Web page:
Maine's Matt Mangene (57) upends Minnesota-Duluth's Luke McManus during the...

Maine's Matt Mangene (57) upends Minnesota-Duluth's Luke McManus during the third period of Minnesota-Duluth's 5-2 win in an NCAA Northeast Regional college hockey game in Worcester, Mass., Saturday, March 24, 2012. Credit: AP / Winslow Townson

The commute for Matt Mangene's hockey-loving family in Miller Place became quite a bit shorter when the Islanders acquired the St. Anthony's High School graduate Tuesday from the Flyers in the Andrew MacDonald trade.

Mangene was assigned to the Islanders' AHL affiliate in Bridgeport. He had spent the last two seasons playing for Philadelphia's AHL team in Glens Falls.

"We live 10 minutes from the Bridgeport ferry," in Port Jefferson, Mangene, a 5-11 two-way player, said by phone. "I think it was like a four-hour drive to Glens Falls." Bridgeport is only a couple of hours away from Boston College, where Mangene's sister, Meagan, plays for the women's ice hockey team.

Mangene, who grew up in Manorville and played three collegiate seasons at Maine, is a lifelong Islanders fan. "My dad's from Boston, so he grew up a Bruins fan but ever since I was 2, 3 years old, I went to Islanders games. I grew up watching [Pierre] Turgeon, all those guys."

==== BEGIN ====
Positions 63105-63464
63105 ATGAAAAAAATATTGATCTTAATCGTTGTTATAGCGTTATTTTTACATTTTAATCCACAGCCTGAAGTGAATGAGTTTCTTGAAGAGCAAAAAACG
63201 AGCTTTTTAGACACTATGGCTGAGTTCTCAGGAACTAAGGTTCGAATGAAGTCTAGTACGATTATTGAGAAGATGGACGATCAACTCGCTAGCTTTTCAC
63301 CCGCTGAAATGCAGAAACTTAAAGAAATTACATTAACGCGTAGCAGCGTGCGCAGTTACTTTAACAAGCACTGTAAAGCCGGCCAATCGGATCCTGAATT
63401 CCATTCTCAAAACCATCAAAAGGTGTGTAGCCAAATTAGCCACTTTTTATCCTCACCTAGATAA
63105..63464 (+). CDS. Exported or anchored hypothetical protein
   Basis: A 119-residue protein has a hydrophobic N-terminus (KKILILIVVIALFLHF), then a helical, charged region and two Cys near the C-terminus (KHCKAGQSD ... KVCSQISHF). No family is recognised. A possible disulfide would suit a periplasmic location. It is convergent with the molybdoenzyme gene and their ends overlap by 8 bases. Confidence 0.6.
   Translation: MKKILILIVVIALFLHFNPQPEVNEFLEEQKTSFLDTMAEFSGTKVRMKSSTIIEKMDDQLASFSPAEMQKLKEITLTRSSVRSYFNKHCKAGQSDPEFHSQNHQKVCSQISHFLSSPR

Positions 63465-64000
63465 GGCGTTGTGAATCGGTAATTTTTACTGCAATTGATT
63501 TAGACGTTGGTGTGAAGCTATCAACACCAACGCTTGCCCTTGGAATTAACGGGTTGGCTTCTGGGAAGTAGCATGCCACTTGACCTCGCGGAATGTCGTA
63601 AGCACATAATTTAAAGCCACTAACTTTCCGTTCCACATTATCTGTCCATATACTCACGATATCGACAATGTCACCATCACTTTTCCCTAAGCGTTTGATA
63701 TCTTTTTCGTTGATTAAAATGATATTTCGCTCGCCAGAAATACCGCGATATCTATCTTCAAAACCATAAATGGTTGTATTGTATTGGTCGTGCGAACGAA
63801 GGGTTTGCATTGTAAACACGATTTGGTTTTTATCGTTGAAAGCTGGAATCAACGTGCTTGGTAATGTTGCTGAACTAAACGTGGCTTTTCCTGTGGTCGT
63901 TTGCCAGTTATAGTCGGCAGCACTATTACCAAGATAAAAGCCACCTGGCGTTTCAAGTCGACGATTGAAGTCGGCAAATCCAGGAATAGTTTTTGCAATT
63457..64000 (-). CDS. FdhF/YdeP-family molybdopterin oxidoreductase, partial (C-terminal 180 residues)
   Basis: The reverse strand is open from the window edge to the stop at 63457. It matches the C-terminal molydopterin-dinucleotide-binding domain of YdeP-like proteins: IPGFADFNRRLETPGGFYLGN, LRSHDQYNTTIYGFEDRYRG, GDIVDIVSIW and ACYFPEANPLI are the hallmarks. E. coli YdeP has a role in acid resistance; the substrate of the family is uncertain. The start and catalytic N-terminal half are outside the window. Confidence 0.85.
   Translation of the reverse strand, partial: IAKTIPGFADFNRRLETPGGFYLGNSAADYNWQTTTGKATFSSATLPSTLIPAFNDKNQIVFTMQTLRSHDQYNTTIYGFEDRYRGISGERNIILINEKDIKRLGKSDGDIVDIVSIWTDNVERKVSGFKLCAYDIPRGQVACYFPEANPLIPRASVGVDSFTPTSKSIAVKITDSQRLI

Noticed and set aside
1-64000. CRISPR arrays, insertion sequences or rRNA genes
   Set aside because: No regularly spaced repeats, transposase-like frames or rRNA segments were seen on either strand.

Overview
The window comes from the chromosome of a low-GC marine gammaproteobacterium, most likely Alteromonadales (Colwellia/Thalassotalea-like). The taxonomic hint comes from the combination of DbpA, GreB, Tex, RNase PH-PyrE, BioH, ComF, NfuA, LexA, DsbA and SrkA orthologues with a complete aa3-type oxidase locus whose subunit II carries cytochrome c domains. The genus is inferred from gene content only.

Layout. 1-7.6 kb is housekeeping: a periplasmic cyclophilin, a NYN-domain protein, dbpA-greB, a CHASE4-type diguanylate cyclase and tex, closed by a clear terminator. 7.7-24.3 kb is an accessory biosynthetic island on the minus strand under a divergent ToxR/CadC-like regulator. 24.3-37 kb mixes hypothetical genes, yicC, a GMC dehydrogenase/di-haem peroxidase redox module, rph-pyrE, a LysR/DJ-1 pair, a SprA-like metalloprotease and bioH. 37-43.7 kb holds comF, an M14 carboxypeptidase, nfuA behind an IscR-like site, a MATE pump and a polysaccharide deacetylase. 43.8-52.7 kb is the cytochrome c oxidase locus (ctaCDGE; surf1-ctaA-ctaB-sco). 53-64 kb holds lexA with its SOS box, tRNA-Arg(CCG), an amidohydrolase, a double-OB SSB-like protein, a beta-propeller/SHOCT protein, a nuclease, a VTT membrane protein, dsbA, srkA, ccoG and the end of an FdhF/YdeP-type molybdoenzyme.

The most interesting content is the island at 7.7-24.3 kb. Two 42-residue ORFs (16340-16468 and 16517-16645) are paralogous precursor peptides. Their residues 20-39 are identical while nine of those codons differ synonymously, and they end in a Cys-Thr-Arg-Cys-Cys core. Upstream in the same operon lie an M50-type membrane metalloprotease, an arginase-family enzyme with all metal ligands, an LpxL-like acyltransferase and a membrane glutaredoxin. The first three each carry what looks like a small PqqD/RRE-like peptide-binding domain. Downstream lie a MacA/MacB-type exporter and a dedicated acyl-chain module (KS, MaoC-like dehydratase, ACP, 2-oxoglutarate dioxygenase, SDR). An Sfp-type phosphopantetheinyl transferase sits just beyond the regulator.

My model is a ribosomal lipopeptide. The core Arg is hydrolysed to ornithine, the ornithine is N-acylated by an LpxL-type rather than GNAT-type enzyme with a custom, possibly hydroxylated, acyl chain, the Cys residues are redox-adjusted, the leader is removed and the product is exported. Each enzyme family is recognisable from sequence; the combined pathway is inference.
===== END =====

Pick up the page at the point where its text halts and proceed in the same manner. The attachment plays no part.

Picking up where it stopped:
Mangene signed an entry-level contract with the Flyers in April 2012, and was assigned to the Adirondack Phantoms in Glens Falls following the conclusion of his junior year at Maine. In 92 career games with the Phantoms, Mangene had 14 goals and 15 assists for 29 points.

Mangene, who will turn 25 next Wednesday, received a call from Islanders general manager Garth Snow. "He told me I'll be playing a fair share of minutes for [Bridgeport]. He said just go from there, it's all in my hands. It's up to me to play well, produce, be the type of player they expect out of me."

Mangene does not know if the family's commute will one day take them to Nassau Coliseum -- or Brooklyn when the team relocates -- but he will continue to persevere. "My plan is to do it as long as I can," he said. "I've played this game since I was 2 years old and I love it more and more every day and I'm just grateful that I have the opportunity to call this my job right now. I just want to do it until someone tells me I can't do it anymore."

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